In a recent blog I suggested that NFV was hotter than SDN, and pointed out how impressed I was with the European Telecommunications Standards Institute (ETSI) Industry Specifications Group for Network Functions Virtualization (NFV ISG) and the nine Proof of Concepts (POCs) that they were sponsoring. Since I wrote that blog, the number of POCs has increased to nineteen. Given all of that, I may seem like a bit of a hypocrite if I now ask whether or not NFV is really the answer to the challenges facing service providers.
Marc Cohn of Ciena recently wrote a great blog on the near-term future of NFV. As part of that blog, Marc commented on the recent meeting that the ETSI NFV ISG held in Okinawa, Japan. As he stated in the blog “The 260+ participants at the meeting are intent on transforming the entire telecommunications industry, and could change the world like other telecommunications revolutions through the decades.”
Marc is clearly correct in terms of the impact that NFV is likely to have on how service providers deploy their infrastructure. My concern is that service providers are facing some very dramatic challenges and making their infrastructure more nimble is absolutely critical, but only a small part of the solution. One example of the challenges facing service providers is provided by Whatsapp, which was recently acquired by Facebook. To put this acquisition into perspective, Facebook spent US $19 billion to acquire Whatsapp, which is roughly sixteen times what VMware spent to acquire Nicira. The reason this acquisition is important to service providers was highlighted in a report by Ovum, which stated that the over the top (OTT) social messaging applications such as Whatsapp cost network service providers US $32.5 billion in lost SMS revenues in 2013 — losses that are predicted to reach US $54 billion by 2016. Additionally, in 2018, OTT VoIP providers will have cost the global telecoms industry $63 billion in lost revenues.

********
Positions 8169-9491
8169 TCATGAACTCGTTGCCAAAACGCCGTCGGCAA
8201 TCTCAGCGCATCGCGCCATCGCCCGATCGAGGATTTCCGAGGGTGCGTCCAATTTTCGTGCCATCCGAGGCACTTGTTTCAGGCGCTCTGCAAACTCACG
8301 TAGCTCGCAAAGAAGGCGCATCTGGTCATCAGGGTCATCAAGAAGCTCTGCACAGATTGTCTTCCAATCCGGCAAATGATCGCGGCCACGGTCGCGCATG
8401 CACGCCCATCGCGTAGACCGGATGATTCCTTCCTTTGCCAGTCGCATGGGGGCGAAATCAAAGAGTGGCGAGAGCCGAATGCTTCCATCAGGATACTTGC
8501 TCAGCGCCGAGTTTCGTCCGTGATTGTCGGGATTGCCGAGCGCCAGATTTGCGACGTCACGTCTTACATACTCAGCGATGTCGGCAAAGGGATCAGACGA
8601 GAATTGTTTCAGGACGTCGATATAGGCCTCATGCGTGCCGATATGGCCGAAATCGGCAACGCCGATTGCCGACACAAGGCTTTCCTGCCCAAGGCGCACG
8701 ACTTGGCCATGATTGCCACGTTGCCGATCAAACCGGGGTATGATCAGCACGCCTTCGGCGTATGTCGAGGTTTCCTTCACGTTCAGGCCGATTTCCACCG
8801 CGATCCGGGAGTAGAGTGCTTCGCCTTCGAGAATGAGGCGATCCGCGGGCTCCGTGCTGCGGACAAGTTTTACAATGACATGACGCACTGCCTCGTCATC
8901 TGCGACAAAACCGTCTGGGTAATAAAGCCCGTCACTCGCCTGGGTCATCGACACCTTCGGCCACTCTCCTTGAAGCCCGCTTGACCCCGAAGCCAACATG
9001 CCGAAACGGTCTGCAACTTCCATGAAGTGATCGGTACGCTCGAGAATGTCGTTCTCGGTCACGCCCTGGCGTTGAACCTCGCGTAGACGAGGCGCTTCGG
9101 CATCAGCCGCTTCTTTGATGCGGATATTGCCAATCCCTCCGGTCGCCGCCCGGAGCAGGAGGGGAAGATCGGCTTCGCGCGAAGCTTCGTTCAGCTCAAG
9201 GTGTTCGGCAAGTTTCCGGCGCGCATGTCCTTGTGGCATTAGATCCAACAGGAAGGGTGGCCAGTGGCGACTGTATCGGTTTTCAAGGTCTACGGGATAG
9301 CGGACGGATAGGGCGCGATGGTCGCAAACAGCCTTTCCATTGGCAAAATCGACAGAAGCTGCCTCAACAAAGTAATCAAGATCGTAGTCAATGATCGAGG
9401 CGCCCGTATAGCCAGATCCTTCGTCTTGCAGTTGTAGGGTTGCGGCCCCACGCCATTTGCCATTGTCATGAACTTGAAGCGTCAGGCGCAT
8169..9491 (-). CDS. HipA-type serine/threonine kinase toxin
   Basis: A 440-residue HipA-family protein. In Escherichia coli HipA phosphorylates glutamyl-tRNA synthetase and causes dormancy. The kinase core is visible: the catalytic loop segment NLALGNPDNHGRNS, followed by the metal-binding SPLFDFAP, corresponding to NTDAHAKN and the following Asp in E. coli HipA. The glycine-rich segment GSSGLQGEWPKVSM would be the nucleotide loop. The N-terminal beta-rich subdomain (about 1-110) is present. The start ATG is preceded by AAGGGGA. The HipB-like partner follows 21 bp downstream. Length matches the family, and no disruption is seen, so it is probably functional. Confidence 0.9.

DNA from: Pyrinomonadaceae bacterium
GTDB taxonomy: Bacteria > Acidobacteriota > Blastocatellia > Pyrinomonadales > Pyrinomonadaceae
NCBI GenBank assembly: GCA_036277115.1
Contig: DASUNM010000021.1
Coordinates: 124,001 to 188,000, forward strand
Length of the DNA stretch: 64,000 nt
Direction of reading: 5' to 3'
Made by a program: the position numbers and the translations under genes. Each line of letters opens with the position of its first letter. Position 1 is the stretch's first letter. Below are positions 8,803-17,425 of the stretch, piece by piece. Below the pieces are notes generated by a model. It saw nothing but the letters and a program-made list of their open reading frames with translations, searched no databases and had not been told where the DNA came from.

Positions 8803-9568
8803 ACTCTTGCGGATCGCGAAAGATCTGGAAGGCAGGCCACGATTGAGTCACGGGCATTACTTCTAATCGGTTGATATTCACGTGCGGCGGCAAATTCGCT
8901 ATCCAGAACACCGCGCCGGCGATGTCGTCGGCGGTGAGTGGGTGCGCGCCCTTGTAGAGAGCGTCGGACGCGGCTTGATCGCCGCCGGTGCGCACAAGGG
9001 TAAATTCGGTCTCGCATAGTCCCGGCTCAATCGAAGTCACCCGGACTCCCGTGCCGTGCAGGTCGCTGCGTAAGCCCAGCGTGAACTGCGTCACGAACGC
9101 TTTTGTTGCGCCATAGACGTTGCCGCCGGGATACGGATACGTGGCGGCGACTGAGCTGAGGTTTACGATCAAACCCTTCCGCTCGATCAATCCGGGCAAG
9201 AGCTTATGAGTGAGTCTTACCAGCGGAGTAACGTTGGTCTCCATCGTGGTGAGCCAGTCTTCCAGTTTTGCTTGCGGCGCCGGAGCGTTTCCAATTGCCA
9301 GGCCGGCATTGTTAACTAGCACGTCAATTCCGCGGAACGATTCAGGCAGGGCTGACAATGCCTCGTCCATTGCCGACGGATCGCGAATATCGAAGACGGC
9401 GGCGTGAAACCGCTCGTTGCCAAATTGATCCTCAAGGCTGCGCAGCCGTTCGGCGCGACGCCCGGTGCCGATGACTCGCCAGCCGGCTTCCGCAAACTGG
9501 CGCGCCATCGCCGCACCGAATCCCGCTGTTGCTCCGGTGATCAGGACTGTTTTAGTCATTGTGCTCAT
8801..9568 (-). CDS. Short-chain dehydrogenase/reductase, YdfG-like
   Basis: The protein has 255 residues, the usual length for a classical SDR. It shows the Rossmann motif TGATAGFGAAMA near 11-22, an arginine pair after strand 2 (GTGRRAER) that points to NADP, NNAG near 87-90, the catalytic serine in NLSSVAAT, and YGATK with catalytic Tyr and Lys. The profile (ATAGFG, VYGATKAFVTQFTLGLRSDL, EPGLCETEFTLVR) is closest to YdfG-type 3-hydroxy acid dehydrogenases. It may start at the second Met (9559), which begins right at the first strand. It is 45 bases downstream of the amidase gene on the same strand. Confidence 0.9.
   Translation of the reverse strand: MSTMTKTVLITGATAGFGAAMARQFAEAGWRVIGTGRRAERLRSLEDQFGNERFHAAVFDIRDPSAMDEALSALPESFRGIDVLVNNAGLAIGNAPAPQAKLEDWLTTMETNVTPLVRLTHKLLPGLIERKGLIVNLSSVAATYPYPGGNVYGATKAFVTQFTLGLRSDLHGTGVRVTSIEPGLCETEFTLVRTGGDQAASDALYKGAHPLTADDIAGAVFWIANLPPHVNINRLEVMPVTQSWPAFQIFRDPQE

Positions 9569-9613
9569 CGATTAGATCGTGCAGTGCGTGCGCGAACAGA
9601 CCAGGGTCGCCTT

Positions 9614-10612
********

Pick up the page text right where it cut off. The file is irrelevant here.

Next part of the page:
In June 2014 I moderated a two hour C-Level discussion at the TM Forum Live! Conference in Nice, France. The subject of the discussion was how service providers could transform to become a digital business, and the C-Levels in attendance were in general agreement that there were four key pillars that defined what it meant to be a digital business:
1) Customer centricity, or the need for any business, including service providers, to take an outside-in view of customers whereby they look at the world from the perspective of the customer and develop products and services accordingly.
2) Business agility and rapid innovation, which includes the ability to effectively partner with a variety of companies.
3) Operational agility and effectiveness, including both simplifying and automating key processes.
4) IT and data centricity and agility.
There is no doubt that NFV will help service providers have a more agile IT infrastructure to support that fourth pillar. There is also no doubt that IT agility can also be improved by massive simplification of the infrastructure and aggressively adopting a DevOps model.
So the answer to the question of whether or not NFV is really the answer to the challenges facing service providers depends on how you define those challenges. If you focus just on the agility of the infrastructure, then NFV will likely go a very long way towards making a service provider’s infrastructure more agile. NFV, however, is just one small but important piece of helping service providers respond to the broader challenges they face, such as those brought about by the OTT players.